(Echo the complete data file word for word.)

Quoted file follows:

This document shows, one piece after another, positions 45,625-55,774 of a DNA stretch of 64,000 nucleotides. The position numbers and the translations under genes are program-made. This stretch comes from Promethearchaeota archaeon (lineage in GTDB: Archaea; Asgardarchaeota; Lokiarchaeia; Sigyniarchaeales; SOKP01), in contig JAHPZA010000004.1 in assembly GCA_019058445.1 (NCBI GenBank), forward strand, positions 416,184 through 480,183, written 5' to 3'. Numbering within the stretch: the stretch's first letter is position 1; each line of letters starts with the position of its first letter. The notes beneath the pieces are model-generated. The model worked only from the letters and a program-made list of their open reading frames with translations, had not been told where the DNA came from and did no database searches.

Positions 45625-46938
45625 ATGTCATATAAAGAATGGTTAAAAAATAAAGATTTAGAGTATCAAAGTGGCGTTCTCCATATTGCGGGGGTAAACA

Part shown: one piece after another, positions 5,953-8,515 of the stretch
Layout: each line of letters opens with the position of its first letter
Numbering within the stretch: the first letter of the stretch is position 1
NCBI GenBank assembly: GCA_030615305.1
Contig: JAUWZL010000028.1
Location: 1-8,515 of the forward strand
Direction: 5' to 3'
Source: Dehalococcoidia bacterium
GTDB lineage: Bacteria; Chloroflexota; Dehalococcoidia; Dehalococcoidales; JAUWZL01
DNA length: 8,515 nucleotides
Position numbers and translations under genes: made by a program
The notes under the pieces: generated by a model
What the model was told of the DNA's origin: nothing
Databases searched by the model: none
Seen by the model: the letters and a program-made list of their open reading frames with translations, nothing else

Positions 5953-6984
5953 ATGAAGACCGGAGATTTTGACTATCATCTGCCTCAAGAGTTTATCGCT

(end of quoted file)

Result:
This document shows, one piece after another, positions 45,625-55,774 of a DNA stretch of 64,000 nucleotides. The position numbers and the translations under genes are program-made. This stretch comes from Promethearchaeota archaeon (lineage in GTDB: Archaea; Asgardarchaeota; Lokiarchaeia; Sigyniarchaeales; SOKP01), in contig JAHPZA010000004.1 in assembly GCA_019058445.1 (NCBI GenBank), forward strand, positions 416,184 through 480,183, written 5' to 3'. Numbering within the stretch: the stretch's first letter is position 1; each line of letters starts with the position of its first letter. The notes beneath the pieces are model-generated. The model worked only from the letters and a program-made list of their open reading frames with translations, had not been told where the DNA came from and did no database searches.

Positions 45625-46938
45625 ATGTCATATAAAGAATGGTTAAAAAATAAAGATTTAGAGTATCAAAGTGGCGTTCTCCATATTGCGGGGGTAAACA

Part shown: one piece after another, positions 5,953-8,515 of the stretch
Layout: each line of letters opens with the position of its first letter
Numbering within the stretch: the first letter of the stretch is position 1
NCBI GenBank assembly: GCA_030615305.1
Contig: JAUWZL010000028.1
Location: 1-8,515 of the forward strand
Direction: 5' to 3'
Source: Dehalococcoidia bacterium
GTDB lineage: Bacteria; Chloroflexota; Dehalococcoidia; Dehalococcoidales; JAUWZL01
DNA length: 8,515 nucleotides
Position numbers and translations under genes: made by a program
The notes under the pieces: generated by a model
What the model was told of the DNA's origin: nothing
Databases searched by the model: none
Seen by the model: the letters and a program-made list of their open reading frames with translations, nothing else

Positions 5953-6984
5953 ATGAAGACCGGAGATTTTGACTATCATCTGCCTCAAGAGTTTATCGCT